5 Things You Don't Know About Being a Female Digital Nomad

Wednesday, April 22, 2015

The first time I left the country in 2008, I felt as if my eyes were opened for the first time. As full and vibrant as my life was in the United States, there were thousands of other full and vibrant lifestyles out there to learn about– and I made it my mission to learn about as many as I could during my lifetime.

When I got back to the US after spending a semester abroad in Sydney, Australia, I knew that I had to get out and explore as many different cultures as possible. The only problem was that I was still in university, and after living in Sydney for 4 months, I was flat broke. The remedy?

Teaching English in Asia.

After teaching in South Korea for a year and a half, I went on a backpacking trip around South America for 5 months before returning to the US to begin a “normal life.” I thought for sure that after taking 2 gap years (it was originally only supposed to be one) that the travel bug would finally be “out of my system.”

But just like so many of us, I never lost the urge to travel. Just because many people eventually feel the need to “settle down” after a year or two of traveling doesn’t mean that is what was right for me. After being in the US for just a few months, I already couldn’t wait to put on my backpack and hit the road yet again. My solution was starting a marketing business that I could operate from anywhere in the world.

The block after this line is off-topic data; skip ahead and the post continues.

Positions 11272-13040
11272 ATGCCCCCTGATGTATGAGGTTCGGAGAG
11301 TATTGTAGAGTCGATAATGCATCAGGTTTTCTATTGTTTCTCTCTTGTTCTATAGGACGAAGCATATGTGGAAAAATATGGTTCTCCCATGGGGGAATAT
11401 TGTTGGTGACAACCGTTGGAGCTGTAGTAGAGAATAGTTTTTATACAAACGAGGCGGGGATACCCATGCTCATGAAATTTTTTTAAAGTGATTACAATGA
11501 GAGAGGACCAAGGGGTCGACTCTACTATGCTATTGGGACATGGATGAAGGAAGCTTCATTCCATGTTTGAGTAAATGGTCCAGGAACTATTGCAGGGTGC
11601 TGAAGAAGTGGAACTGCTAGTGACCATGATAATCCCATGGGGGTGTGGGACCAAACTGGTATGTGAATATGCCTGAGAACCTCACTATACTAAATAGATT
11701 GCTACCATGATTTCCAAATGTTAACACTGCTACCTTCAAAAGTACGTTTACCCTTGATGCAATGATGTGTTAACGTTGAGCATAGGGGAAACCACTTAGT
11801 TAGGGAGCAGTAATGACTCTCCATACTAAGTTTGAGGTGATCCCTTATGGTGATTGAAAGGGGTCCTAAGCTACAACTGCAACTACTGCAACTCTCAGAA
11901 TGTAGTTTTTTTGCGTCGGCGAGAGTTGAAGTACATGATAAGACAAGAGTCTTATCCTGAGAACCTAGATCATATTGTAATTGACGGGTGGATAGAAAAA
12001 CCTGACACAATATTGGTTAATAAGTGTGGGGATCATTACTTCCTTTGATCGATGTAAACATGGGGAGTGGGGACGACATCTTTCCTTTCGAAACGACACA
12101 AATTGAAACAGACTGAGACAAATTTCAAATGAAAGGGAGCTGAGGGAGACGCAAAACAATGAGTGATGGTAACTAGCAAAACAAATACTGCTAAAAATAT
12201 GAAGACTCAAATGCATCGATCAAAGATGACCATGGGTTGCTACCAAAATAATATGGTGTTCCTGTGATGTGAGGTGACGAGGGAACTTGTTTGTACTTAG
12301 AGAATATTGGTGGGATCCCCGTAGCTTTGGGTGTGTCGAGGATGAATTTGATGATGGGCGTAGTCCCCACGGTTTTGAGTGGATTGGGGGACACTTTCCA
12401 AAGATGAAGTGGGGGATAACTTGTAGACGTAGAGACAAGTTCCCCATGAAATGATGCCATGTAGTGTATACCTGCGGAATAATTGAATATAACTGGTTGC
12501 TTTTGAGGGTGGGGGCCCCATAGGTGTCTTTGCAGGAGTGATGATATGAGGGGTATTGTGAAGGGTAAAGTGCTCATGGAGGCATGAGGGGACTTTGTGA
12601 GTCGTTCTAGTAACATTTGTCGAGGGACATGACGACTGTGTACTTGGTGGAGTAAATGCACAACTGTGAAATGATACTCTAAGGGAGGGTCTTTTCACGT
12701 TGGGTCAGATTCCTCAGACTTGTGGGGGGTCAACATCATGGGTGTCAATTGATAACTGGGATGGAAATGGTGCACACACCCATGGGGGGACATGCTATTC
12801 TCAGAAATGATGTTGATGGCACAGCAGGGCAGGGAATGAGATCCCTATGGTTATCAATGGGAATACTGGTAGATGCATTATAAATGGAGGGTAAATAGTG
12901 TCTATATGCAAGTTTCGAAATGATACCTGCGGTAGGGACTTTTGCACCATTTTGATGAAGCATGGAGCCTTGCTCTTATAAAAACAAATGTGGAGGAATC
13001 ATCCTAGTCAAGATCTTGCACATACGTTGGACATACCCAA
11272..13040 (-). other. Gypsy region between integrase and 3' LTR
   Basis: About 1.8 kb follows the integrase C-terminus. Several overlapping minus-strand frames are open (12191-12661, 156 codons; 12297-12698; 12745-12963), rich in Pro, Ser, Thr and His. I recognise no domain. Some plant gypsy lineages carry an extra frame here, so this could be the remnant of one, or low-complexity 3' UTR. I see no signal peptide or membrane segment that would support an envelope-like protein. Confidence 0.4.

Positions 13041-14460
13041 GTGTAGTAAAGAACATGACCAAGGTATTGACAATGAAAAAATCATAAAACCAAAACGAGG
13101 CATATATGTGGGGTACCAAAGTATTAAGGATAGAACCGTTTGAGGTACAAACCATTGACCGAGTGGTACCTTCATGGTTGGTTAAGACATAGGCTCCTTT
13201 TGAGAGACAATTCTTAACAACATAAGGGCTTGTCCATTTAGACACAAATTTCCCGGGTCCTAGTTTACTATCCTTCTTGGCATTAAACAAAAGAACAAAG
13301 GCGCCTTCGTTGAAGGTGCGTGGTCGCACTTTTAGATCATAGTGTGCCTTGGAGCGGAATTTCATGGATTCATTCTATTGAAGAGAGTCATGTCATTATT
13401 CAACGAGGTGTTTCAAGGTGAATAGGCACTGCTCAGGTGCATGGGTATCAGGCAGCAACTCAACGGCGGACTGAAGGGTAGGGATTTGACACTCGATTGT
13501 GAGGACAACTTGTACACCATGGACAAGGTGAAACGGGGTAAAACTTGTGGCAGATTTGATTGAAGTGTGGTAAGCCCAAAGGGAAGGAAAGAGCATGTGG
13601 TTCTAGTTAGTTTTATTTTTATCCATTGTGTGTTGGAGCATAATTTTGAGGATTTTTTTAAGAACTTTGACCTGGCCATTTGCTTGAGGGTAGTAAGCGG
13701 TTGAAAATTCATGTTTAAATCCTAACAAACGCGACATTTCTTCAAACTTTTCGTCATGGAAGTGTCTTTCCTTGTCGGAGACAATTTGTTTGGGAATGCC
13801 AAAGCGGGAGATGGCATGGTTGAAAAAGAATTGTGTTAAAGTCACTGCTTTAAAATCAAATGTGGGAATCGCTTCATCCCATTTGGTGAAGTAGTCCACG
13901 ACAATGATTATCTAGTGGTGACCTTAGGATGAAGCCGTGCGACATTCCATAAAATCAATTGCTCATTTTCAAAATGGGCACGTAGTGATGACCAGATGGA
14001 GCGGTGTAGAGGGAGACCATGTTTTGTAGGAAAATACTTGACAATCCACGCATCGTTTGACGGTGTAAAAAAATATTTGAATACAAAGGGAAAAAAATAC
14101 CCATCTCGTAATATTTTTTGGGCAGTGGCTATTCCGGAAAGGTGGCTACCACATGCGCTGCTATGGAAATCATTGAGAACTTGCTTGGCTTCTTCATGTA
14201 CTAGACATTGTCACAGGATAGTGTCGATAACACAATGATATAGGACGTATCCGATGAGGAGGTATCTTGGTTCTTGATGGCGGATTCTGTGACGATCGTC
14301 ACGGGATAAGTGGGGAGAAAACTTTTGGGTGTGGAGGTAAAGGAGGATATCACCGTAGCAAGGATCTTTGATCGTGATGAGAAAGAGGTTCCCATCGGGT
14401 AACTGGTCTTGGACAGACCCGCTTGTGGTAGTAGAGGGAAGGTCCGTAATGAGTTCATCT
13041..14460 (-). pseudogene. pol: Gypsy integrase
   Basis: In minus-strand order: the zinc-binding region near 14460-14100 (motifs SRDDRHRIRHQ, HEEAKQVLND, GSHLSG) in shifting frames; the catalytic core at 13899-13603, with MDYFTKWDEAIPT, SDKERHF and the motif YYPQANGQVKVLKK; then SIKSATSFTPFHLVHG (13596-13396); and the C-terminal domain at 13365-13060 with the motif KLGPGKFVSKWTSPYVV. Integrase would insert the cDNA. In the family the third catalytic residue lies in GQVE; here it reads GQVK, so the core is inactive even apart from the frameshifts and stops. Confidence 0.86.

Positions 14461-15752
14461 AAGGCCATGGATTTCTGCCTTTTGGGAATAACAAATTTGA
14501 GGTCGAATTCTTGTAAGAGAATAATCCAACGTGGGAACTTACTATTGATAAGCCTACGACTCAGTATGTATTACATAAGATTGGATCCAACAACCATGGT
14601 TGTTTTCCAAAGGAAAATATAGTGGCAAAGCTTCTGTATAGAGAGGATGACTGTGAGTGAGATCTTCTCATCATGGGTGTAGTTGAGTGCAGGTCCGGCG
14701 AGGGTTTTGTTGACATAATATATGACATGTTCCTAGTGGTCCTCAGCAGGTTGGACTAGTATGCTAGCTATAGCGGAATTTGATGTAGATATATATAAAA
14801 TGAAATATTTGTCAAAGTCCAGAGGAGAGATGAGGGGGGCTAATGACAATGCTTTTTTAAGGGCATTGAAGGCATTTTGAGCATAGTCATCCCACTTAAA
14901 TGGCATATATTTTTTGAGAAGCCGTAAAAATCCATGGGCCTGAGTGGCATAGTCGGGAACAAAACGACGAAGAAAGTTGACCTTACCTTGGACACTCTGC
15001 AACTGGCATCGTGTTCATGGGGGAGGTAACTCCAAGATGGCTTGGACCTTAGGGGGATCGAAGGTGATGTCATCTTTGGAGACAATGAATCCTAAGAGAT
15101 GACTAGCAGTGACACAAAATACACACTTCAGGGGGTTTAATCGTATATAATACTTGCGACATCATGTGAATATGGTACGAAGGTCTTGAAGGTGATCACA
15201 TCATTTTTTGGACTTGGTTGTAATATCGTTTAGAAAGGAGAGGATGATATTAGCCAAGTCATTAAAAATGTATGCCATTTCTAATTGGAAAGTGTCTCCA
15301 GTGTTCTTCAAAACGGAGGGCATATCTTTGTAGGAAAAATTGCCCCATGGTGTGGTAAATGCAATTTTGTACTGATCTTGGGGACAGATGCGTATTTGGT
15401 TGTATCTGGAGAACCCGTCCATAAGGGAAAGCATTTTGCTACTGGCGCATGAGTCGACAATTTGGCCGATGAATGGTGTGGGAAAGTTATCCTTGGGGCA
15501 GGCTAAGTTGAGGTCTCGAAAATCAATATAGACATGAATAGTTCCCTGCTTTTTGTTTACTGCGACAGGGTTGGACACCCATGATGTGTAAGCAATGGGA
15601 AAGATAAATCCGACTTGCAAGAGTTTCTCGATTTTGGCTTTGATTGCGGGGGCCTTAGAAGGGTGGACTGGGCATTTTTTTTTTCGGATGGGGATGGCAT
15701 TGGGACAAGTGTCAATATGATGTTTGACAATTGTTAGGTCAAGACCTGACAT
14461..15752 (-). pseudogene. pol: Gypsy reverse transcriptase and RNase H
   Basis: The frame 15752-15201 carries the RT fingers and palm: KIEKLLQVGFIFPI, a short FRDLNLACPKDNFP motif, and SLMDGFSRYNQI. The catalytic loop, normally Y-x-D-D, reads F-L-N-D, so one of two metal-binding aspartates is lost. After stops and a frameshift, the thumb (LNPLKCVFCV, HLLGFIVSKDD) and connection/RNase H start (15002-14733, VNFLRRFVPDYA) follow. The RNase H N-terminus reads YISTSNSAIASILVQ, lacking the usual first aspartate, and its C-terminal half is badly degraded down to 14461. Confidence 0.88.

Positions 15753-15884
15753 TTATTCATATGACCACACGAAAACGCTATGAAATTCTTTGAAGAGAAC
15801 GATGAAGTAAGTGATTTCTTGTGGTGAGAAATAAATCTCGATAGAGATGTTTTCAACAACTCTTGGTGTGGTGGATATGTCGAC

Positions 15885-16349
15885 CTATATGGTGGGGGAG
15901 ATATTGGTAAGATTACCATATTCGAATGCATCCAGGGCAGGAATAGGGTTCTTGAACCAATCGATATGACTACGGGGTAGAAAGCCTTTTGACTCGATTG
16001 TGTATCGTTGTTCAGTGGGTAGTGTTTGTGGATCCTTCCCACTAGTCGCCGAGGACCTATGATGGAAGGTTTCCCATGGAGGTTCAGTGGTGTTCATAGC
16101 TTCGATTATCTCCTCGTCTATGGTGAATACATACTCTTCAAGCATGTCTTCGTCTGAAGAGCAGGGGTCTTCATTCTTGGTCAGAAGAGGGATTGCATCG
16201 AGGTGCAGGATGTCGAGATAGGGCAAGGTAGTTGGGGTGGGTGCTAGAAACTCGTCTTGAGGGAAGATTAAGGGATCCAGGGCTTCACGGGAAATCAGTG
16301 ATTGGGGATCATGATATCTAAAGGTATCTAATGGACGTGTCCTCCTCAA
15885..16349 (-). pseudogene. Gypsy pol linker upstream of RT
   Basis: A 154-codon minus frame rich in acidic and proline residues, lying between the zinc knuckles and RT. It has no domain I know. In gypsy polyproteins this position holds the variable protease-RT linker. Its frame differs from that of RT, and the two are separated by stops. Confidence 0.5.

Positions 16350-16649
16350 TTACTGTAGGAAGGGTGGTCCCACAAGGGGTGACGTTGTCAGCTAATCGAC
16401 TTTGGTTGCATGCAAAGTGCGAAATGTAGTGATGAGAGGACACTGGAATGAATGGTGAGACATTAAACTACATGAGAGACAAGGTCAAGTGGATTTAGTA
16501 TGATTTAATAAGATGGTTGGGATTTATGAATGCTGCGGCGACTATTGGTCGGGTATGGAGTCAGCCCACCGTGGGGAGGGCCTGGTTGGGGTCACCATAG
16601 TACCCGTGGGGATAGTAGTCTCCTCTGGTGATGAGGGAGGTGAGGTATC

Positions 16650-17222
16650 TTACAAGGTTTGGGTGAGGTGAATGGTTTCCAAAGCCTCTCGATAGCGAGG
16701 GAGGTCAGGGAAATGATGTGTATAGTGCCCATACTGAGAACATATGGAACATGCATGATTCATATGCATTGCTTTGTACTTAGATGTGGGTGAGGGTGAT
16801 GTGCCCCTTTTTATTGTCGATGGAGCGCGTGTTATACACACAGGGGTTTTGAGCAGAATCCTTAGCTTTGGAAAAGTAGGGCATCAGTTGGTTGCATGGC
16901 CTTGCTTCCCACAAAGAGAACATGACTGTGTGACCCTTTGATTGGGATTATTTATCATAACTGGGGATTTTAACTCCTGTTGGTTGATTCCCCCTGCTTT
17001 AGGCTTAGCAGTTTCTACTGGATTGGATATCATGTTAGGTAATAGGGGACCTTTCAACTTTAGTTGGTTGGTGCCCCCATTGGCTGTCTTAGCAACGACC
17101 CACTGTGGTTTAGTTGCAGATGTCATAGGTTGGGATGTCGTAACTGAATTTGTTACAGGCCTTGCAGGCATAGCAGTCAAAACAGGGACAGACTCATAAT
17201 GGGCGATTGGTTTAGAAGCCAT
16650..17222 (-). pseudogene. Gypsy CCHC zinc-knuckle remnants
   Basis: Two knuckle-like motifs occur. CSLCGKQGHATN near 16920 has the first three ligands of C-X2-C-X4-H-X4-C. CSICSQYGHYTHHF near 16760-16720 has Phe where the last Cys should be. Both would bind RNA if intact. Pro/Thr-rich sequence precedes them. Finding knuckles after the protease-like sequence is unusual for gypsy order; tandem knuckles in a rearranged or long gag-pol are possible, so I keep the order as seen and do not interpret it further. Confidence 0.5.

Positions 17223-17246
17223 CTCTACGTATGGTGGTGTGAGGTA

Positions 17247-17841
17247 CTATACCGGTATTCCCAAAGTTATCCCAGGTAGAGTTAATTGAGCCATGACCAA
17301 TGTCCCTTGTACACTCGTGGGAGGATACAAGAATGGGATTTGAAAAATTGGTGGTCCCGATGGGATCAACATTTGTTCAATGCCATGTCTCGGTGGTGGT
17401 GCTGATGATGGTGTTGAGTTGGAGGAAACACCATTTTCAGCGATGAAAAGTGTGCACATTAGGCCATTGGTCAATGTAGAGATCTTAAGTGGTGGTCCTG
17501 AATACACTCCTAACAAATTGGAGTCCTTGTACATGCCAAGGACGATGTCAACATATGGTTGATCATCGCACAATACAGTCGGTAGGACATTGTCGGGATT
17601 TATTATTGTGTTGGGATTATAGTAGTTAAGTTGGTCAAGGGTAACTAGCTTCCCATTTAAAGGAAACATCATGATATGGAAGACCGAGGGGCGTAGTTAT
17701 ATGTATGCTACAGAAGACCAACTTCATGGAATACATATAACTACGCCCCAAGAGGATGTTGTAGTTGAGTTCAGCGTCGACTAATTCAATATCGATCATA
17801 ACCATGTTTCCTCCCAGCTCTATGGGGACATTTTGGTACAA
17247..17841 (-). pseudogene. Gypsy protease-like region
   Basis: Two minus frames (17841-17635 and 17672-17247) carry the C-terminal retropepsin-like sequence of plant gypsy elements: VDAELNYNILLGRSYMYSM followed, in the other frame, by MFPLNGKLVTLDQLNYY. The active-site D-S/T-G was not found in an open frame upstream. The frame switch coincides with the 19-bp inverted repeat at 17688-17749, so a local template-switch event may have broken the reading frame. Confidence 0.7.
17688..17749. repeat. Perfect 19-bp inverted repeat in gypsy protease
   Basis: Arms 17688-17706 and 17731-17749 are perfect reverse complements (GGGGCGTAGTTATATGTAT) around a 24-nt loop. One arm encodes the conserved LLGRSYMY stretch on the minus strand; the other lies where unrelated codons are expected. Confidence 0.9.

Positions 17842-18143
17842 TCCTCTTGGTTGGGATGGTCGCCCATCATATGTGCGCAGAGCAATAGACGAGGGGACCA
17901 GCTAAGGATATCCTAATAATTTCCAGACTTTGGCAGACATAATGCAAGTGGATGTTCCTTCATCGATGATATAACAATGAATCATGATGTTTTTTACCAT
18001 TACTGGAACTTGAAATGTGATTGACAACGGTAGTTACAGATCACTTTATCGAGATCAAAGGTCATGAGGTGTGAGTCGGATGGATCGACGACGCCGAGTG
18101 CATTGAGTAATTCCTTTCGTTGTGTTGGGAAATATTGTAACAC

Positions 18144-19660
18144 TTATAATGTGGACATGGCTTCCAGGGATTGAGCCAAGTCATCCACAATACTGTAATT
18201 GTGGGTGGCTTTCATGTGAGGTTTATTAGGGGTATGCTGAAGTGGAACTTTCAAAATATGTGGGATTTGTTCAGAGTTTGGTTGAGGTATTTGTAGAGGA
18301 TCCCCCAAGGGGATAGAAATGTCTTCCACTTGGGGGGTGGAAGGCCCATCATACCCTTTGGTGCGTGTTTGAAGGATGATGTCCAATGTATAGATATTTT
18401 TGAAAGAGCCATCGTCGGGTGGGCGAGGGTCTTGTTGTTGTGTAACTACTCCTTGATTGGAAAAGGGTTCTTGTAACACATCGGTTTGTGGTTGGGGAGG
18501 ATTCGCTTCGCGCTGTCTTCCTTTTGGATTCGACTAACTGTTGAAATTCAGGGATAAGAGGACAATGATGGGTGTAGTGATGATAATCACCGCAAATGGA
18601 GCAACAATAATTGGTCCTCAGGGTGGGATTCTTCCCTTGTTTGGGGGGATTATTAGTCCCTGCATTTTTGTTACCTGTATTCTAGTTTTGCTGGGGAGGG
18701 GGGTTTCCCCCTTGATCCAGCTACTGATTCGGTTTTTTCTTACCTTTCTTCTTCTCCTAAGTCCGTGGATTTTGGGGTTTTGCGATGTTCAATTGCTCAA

It’s now been only 6 months since I felt strong enough in my business to hit the road and explore Asia. After 5 months in the Philippines, I am now settled here in Ho Chi Minh City, Vietnam. There are lots of digital nomads here in Vietnam, but one thing is obvious: most of them are men.

As a female entrepreneur, I feel that my journey has its own unique set of challenges. There is a growing number of us women living and working on the road, and having their support and friendship means a lot to me. But the fact is that, at least for the time being, it’s a male-dominated field. Here’s what I’ve learned along my journey so far.

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1. It can be lonely on the road.

Saigon is considered one of the top destinations in the world for entrepreneurs. People come from all over the world to stay here networking with other business owners and grinding on their projects.

But even in bustling Saigon, a city of more than 7 million people, it can sometimes still feel like you’re all alone. Some days, you feel like the luckiest person on earth. Other days, you feel intense loneliness. It’s as if there is no one else in the world who knows quite how you feel.

During the first real rough period in my business, I didn’t have any coworkers or peers in the same situation. It was I alone who had to make it through, making those important decisions that are directly consequential to my livelihood.

Overall, I feel incredibly lucky to have the lifestyle that I enjoy. I find it helps to take it one day at a time, settle for Skype dates with your besties back home, and treat yourself with a massage when you’re having a bad day.

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2. You have to hold your own as a female traveler.

You and I both know that we are just as capable as the men we meet out there on the road. But when it comes to travel, women undeniably have more safety risks than men. Regardless, traveling is something that I feel compelled to do no matter what risks, dangers, or challenges come my way. The other independent female travelers I meet abroad feel the same way.